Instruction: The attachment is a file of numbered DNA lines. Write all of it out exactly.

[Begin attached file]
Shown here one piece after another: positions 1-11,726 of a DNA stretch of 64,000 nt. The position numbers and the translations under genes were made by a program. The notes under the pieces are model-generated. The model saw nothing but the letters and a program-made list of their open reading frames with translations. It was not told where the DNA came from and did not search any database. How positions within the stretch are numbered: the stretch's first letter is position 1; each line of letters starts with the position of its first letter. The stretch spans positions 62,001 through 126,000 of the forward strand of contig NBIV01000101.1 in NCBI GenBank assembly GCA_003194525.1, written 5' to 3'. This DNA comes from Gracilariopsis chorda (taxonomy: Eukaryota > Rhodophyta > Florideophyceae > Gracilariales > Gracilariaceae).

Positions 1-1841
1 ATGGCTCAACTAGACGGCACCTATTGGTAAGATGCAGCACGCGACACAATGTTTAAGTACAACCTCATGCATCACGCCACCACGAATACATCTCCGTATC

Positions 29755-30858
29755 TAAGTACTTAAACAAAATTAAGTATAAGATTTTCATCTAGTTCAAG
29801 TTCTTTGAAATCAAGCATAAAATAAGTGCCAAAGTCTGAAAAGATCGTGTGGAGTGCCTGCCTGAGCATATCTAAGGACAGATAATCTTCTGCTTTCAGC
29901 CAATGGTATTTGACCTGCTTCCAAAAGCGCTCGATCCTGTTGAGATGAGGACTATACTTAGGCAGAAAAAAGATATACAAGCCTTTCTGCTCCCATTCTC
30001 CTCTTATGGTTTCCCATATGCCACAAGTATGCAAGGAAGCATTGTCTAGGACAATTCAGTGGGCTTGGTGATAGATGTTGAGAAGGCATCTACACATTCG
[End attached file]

Shown here one piece after another: positions 1-11,726 of a DNA stretch of 64,000 nt. The position numbers and the translations under genes were made by a program. The notes under the pieces are model-generated. The model saw nothing but the letters and a program-made list of their open reading frames with translations. It was not told where the DNA came from and did not search any database. How positions within the stretch are numbered: the stretch's first letter is position 1; each line of letters starts with the position of its first letter. The stretch spans positions 62,001 through 126,000 of the forward strand of contig NBIV01000101.1 in NCBI GenBank assembly GCA_003194525.1, written 5' to 3'. This DNA comes from Gracilariopsis chorda (taxonomy: Eukaryota > Rhodophyta > Florideophyceae > Gracilariales > Gracilariaceae).

Positions 1-1841
1 ATGGCTCAACTAGACGGCACCTATTGGTAAGATGCAGCACGCGACACAATGTTTAAGTACAACCTCATGCATCACGCCACCACGAATACATCTCCGTATC

Positions 29755-30858
29755 TAAGTACTTAAACAAAATTAAGTATAAGATTTTCATCTAGTTCAAG
29801 TTCTTTGAAATCAAGCATAAAATAAGTGCCAAAGTCTGAAAAGATCGTGTGGAGTGCCTGCCTGAGCATATCTAAGGACAGATAATCTTCTGCTTTCAGC
29901 CAATGGTATTTGACCTGCTTCCAAAAGCGCTCGATCCTGTTGAGATGAGGACTATACTTAGGCAGAAAAAAGATATACAAGCCTTTCTGCTCCCATTCTC
30001 CTCTTATGGTTTCCCATATGCCACAAGTATGCAAGGAAGCATTGTCTAGGACAATTCAGTGGGCTTGGTGATAGATGTTGAGAAGGCATCTACACATTCG